May marks the beginning of sea turtle nesting season and your Grand Residences security guards are ready to join other turtle guardians in the annual statewide conservation campaign.
The Mexican Caribbean is one of the world’s most important nesting areas for endangered green, loggerhead and hawksbill turtles and it also receives occasional visits from the extremely rare leatherback turtle, the largest turtle species.
From May to September, our guards patrol the shoreline in front of Grand Residences and the adjacent lot on the look out for the female turtles that drag themselves ashore at night to dig their nests in the sand. When they find one they wait until she has laid her eggs and then carefully transfer them to a turtle nursery further up the beach. This enclosed area is protected from the waves, predators such as sea birds, crabs, raccoons, dogs and the passage of human feet. The eggs are deposited in a nest that has to be identical in shape and depth to the original nest. The date, time, species and number of eggs are recorded and the long wait begins.
Forty-five to 60 days later, the eggs hatch and the baby turtles struggle free from their shells. Exhausted, they are left to sleep and regain their strength. After several hours, instinct tells them it is time to be on the move.
The tiny turtles are released after dark when the gulls and frigate birds that prey on them have gone to roost. They scuttle across the beach towards the waves and a new life at sea. Hopefully, in 12 to 15 years time some of them will come ashore to lay their eggs in the very same spot, to the wonder of future Grand Residences guests.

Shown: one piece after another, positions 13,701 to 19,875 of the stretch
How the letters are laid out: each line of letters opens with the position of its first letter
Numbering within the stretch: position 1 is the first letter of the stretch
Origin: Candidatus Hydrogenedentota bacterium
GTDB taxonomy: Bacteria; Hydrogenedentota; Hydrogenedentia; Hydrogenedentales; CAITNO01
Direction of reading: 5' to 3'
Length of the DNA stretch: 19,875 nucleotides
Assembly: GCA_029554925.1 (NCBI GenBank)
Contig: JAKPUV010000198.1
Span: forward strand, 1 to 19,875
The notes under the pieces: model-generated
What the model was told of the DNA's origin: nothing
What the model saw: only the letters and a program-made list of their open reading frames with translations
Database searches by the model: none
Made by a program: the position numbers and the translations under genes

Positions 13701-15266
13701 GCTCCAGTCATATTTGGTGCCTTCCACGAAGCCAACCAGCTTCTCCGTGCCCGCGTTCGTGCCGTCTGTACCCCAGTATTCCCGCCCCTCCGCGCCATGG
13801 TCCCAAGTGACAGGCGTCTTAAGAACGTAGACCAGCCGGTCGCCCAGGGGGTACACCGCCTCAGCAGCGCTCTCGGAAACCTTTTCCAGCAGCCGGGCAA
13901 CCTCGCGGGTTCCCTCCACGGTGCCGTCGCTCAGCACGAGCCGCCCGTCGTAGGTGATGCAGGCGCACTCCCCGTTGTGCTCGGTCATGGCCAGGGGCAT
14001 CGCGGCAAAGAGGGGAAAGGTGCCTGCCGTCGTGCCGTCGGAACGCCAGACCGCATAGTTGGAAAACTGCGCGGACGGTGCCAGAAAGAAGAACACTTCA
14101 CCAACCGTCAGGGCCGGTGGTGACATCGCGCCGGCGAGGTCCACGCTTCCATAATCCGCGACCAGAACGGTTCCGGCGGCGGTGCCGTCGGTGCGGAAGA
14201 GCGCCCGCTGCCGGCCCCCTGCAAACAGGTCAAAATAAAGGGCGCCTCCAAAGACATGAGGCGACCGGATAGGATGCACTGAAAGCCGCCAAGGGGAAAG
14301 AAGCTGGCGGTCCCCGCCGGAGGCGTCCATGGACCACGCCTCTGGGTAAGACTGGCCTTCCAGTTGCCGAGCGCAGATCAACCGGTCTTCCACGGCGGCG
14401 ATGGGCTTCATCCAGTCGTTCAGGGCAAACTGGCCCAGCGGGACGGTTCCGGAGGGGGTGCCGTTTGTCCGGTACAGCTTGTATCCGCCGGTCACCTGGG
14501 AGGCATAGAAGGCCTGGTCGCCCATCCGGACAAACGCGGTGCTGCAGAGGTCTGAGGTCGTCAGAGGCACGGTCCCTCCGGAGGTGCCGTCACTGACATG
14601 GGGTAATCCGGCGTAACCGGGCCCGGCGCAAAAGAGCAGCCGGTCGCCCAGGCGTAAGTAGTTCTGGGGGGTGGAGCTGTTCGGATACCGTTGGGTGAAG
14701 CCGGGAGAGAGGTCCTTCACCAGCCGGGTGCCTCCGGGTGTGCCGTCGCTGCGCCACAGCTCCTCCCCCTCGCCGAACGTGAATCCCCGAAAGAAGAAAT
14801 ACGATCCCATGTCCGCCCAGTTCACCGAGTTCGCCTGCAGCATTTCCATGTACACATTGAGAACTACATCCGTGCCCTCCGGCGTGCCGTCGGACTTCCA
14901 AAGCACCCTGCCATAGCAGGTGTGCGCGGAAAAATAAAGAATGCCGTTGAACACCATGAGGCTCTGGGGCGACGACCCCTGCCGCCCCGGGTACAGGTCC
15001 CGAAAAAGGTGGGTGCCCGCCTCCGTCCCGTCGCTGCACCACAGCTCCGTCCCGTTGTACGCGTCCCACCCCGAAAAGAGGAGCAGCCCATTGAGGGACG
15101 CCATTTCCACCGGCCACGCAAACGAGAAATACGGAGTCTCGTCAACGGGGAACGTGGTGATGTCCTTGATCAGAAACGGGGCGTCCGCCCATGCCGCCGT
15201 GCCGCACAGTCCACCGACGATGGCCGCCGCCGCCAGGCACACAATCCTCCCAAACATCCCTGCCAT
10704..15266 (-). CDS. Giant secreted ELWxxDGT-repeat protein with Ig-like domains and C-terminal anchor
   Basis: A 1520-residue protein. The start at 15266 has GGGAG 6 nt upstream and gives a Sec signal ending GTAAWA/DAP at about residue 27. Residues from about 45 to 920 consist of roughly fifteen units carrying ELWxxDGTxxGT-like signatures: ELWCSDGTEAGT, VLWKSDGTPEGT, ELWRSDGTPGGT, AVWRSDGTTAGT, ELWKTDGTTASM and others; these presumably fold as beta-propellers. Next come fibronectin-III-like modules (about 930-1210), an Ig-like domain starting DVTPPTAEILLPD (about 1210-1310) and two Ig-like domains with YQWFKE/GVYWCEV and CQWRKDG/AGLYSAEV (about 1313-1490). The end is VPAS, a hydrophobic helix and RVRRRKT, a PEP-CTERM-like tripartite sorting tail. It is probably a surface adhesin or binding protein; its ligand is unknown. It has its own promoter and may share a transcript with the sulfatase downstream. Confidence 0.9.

If you are due to visit Grand Residences during the summer, join us in protecting these beautiful creatures.
- Alert the security staff
- Be very quiet and keep still
- Watch from a distance of ten meters
- Do not attempt to touch the turtle or crowd her
- Do not shine a torch or use the light on your mobile phone
- Please, no flash photography
- Turn terrace lights off at night
- No smoking
- Follow the instructions given by security staff at all times
- Help us to keep our beaches and sea clean. Discarded straws, plastic bags, beer packaging, fishing lines and other garbage floating in the water are lethal to turtles and other marine life
- When snorkeling or diving watch turtles from a distance, do not swim towards them and do not attempt to touch them
- Wear a t-shirt when snorkeling as protection from the sun instead of applying sun block. Sun products pollute the water and are harmful to marine life
- Turtles are protected by Mexican law and it is illegal to disturb, persecute and hunt them and consume their meat or eggs.
Mexican environmental agency regulations now keep human contact with the turtle hatchlings to a minimum and the participation of hotel guests in turtle releases is no longer permitted. However, a turtle sighting during your stay, whether it is digging its nest on the beach or swimming near a coral reef is always a trip highlight.